A spectrally selective approach could let tablets, e-readers, and windows turn light into power.
I’m a freelance science and technology journalist based in San Francisco. I was the information technology editor at MIT’s Technology Review from 2005 to 2009, where I wrote more than 350 stories about emerging technologies in areas that include computers, mobile devices, displays, communication networks, Internet startups, and more.
I was an integral part of a technology trend-spotting team, highlighting early work in reality mining, plasmonics, adaptable networks, and racetrack memory. I’ve contributed to The Economist, U.S News & World Report, Gizmodo, New Scientist, Science News, and SELF, among other publications. And I’m currently working on a book with Nathan Eagle called Reality Mining: Using Big Data to Engineer a Better World (MIT Press).
Kate Greene's Stories
Belkin buys Zensi, which makes sensors to track domestic energy and water usage.
Thin-film silicon solar cells are more efficient with tiny holes in the back electrical contact.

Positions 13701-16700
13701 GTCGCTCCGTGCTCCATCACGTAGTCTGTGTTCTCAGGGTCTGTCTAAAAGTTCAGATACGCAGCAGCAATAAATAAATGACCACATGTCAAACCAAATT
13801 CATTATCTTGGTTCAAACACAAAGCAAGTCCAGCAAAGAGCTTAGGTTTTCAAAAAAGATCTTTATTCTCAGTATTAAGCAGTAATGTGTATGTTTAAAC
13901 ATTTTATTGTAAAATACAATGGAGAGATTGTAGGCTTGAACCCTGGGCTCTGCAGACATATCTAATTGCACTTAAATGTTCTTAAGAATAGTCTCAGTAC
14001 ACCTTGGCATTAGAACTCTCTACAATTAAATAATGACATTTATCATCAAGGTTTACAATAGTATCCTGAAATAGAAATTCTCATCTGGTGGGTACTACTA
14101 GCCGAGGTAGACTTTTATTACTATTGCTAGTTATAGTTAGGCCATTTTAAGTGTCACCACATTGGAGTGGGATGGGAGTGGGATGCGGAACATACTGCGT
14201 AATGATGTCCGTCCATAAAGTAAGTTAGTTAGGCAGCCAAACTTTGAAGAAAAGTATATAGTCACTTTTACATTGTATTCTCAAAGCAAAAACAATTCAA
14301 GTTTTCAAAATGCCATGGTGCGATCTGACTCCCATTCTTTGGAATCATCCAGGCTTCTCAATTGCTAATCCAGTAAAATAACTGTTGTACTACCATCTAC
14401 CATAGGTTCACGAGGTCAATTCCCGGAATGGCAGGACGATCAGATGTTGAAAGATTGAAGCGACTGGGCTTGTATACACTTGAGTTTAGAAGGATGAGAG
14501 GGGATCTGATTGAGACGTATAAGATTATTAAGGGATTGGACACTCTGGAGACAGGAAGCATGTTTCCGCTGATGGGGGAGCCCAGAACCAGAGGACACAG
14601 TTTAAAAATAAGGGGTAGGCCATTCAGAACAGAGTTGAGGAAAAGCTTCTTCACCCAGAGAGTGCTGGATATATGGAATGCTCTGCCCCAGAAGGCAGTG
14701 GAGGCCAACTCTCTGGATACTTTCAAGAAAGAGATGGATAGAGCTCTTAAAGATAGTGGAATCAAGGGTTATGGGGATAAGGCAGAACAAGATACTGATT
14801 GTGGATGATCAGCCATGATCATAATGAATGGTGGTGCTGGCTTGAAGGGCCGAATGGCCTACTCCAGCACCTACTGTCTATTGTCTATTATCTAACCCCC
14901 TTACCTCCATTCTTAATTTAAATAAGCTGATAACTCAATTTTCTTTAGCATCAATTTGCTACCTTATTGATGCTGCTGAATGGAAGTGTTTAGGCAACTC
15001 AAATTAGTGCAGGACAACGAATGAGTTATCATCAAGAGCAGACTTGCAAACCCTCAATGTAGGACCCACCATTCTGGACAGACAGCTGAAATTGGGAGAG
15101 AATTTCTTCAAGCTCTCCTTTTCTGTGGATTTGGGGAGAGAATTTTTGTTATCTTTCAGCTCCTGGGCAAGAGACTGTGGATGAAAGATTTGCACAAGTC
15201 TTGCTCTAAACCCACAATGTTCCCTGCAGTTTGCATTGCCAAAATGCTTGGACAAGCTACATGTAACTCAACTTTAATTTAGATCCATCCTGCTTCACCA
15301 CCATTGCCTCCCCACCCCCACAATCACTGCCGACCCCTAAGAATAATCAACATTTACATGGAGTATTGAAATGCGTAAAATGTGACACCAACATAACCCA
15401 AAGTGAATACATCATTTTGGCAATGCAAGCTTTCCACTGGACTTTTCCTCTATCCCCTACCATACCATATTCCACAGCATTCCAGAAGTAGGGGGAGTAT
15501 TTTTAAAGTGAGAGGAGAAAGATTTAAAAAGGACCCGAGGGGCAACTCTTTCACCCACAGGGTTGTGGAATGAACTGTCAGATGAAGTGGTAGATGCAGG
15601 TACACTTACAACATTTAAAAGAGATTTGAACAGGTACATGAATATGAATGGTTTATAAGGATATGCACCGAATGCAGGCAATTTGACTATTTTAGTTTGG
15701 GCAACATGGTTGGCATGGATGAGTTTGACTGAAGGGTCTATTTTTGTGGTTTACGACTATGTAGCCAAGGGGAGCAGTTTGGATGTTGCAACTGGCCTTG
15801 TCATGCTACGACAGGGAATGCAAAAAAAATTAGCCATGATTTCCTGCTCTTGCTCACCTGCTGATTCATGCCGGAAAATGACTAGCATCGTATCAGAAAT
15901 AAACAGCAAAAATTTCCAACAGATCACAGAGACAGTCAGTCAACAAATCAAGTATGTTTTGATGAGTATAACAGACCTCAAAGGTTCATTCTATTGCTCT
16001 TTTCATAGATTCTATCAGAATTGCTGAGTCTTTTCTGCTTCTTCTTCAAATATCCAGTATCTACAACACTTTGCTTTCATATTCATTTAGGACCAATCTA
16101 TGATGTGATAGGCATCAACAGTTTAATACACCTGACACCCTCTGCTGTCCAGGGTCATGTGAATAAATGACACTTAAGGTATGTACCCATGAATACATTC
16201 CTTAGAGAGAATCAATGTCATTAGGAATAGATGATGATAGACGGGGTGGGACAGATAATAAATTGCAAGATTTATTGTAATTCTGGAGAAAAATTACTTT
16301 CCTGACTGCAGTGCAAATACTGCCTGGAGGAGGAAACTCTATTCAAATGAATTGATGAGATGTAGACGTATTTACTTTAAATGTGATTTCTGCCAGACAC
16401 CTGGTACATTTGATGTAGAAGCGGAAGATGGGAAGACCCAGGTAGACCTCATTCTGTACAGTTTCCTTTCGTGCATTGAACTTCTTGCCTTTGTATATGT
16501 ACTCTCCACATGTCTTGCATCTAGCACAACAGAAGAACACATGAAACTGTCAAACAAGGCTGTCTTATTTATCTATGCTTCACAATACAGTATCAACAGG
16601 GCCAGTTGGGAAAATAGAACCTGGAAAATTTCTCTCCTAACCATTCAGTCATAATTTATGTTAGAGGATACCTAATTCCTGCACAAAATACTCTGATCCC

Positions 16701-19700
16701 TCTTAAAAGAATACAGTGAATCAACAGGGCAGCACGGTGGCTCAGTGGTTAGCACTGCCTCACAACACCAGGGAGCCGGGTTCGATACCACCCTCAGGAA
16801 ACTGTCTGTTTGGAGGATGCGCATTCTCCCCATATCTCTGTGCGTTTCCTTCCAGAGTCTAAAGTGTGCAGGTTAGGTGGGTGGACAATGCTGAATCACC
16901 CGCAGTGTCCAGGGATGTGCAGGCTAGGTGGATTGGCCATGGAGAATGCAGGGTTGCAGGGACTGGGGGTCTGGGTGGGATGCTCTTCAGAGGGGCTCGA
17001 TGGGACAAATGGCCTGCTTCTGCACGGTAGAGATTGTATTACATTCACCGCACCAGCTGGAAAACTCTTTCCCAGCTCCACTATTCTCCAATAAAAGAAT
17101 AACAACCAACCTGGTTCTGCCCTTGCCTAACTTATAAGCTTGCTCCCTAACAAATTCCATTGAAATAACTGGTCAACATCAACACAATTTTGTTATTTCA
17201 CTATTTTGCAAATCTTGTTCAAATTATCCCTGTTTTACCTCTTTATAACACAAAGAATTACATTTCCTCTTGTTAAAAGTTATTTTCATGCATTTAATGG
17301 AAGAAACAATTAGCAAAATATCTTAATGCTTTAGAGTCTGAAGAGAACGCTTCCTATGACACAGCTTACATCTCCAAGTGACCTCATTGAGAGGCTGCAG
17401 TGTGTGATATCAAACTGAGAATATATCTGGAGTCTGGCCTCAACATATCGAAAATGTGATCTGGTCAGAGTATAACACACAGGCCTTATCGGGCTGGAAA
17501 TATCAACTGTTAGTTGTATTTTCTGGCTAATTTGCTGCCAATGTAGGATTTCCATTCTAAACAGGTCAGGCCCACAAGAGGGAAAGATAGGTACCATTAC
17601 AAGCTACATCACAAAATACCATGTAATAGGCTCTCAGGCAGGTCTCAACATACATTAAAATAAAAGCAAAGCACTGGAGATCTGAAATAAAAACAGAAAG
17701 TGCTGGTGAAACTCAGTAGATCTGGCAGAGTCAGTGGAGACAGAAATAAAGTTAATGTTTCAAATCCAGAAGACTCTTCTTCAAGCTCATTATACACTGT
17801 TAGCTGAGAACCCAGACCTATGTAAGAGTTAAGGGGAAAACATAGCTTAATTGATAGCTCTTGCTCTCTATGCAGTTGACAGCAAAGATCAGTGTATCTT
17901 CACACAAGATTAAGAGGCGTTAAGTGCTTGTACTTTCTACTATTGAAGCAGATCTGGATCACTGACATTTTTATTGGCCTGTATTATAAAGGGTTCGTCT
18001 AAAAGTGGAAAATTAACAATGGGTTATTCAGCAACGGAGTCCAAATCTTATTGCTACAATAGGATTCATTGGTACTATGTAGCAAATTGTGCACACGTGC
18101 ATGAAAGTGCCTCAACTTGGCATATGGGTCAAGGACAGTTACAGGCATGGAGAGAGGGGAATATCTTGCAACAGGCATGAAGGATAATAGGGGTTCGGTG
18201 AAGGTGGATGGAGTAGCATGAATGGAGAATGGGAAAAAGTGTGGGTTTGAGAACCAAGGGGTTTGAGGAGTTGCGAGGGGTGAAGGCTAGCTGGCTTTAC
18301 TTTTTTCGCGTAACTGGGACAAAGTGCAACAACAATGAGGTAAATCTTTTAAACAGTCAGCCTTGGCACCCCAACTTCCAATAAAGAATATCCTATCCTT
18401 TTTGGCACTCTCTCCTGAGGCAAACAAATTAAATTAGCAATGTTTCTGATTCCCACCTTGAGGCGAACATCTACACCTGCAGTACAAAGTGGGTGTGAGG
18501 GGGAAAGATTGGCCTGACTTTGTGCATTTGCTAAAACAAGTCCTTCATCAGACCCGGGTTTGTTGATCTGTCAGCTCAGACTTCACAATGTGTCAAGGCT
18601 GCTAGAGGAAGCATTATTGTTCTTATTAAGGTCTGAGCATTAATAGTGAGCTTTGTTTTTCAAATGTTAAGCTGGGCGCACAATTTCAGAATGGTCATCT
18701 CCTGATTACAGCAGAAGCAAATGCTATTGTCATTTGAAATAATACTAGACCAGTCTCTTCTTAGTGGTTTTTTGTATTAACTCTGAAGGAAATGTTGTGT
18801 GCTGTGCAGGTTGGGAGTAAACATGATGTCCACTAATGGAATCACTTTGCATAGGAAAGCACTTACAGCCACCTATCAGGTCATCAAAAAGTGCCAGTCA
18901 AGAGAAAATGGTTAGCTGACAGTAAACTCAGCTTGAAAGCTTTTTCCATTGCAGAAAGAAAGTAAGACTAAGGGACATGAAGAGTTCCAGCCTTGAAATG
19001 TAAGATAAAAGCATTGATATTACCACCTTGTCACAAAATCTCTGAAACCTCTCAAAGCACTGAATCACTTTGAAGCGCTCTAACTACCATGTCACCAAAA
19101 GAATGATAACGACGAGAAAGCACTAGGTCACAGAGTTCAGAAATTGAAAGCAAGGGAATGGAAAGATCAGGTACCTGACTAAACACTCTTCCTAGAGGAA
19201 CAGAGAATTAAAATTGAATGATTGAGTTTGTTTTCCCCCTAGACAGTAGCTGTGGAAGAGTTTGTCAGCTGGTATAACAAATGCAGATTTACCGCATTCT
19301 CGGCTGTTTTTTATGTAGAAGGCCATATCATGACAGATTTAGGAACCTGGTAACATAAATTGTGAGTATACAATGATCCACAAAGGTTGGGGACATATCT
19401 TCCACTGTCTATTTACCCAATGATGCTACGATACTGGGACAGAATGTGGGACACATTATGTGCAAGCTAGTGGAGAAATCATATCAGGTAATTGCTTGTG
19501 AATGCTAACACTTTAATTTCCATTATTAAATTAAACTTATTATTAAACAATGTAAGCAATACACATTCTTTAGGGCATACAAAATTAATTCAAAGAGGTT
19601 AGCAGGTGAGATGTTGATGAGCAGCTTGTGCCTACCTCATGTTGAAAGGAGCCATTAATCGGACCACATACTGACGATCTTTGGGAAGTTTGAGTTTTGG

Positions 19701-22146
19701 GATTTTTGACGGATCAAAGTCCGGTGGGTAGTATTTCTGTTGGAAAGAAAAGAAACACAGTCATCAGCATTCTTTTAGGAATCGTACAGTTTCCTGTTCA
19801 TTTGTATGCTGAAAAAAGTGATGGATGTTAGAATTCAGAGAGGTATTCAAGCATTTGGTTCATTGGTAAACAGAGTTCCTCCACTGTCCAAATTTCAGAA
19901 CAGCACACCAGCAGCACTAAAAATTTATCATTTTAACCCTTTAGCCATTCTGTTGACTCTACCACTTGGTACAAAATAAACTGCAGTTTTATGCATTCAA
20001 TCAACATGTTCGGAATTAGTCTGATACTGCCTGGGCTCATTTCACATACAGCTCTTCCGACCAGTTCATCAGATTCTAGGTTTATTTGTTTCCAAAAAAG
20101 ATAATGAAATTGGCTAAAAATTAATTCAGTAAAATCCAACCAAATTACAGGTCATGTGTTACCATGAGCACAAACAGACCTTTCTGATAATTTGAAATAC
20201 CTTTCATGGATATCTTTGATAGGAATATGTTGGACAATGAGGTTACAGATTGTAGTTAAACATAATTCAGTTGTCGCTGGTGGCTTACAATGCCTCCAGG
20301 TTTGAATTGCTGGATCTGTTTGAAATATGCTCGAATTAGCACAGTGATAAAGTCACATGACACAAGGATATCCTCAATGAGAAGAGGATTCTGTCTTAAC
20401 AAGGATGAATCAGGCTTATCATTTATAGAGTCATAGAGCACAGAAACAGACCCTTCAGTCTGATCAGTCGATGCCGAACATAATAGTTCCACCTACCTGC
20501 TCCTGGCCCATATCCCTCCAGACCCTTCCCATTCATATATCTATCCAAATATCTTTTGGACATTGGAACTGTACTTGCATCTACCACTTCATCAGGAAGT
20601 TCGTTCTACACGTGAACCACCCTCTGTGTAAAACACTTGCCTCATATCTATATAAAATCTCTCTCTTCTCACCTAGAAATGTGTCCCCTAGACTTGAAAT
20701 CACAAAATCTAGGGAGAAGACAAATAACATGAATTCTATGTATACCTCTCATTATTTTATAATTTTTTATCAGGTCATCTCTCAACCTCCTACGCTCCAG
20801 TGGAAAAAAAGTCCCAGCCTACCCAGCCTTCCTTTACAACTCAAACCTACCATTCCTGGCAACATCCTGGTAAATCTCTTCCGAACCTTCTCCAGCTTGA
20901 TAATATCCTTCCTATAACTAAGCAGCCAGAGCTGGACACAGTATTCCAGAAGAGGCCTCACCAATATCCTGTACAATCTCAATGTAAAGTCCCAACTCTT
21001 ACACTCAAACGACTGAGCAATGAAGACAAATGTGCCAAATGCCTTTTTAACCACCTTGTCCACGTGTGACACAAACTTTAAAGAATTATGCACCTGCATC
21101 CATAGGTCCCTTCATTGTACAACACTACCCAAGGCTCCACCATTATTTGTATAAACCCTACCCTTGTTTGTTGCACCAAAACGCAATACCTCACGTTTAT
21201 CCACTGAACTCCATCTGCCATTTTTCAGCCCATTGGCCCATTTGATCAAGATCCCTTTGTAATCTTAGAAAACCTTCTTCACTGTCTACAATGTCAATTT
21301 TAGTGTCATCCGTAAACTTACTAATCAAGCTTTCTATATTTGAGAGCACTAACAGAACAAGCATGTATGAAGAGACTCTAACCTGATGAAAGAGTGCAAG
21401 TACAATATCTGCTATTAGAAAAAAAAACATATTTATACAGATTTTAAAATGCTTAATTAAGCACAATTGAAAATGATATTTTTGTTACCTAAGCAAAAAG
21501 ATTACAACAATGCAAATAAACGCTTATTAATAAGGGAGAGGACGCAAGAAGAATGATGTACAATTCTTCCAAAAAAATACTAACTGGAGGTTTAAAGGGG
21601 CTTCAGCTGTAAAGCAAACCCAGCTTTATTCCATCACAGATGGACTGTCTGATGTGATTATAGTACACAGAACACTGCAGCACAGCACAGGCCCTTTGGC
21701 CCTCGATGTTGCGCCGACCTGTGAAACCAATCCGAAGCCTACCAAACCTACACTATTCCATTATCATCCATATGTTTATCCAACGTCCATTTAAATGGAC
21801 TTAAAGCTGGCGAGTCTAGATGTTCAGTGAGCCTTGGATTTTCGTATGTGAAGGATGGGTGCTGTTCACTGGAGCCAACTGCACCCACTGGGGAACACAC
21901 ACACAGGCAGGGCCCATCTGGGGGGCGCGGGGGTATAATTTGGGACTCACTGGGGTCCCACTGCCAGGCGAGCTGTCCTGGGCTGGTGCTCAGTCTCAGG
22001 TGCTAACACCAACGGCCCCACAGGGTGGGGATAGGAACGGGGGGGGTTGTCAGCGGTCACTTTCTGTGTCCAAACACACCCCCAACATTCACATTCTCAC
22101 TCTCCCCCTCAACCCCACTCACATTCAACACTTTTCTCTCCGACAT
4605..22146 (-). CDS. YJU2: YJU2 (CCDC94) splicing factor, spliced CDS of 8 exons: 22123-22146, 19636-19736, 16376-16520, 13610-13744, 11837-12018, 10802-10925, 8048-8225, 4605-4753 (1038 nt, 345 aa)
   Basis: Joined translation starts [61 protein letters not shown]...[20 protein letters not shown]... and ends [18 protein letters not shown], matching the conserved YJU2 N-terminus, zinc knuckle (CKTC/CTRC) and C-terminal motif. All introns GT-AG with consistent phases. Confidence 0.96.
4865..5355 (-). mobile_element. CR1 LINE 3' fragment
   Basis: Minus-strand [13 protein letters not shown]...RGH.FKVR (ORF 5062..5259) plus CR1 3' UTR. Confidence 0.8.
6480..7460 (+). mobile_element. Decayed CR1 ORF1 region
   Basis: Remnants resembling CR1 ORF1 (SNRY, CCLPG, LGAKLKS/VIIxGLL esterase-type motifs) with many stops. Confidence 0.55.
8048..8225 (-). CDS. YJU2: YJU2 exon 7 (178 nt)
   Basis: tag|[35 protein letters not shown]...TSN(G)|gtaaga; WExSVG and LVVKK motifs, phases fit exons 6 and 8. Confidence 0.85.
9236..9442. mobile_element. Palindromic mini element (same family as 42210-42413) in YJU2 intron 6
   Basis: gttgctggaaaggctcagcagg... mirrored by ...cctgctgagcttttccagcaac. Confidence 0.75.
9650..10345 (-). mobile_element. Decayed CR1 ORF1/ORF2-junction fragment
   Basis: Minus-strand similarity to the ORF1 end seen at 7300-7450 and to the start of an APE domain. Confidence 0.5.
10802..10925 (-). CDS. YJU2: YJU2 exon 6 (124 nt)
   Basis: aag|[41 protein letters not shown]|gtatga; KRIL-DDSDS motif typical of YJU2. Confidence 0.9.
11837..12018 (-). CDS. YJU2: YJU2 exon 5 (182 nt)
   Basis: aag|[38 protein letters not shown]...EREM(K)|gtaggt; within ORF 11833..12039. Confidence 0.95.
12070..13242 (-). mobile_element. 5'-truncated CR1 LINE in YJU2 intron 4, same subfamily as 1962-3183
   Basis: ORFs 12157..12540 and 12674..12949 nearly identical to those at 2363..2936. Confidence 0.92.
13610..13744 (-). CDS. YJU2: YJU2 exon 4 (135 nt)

A research project cuts the electric cord, wirelessly charging an electronic device.
Researchers at MIT have created a revolutionary device that could remotely charge batteries and power household appliances.
New MIT research reveals a way to send wireless energy to mobile phones and laptops.
Researchers are using layers of silicon quantum dots to create ultra-efficient silicon solar cells.
An industry giant says a tweak to silicon manufacturing could beat more exotic materials approaches over the next decade.
Adding a chemical found in antifreeze to fuel cells could provide a longer-lasting alternative to batteries in portable electronics.
In the future, the environment could be pervaded by sensors using the same power-scavenging techniques as RFID tags.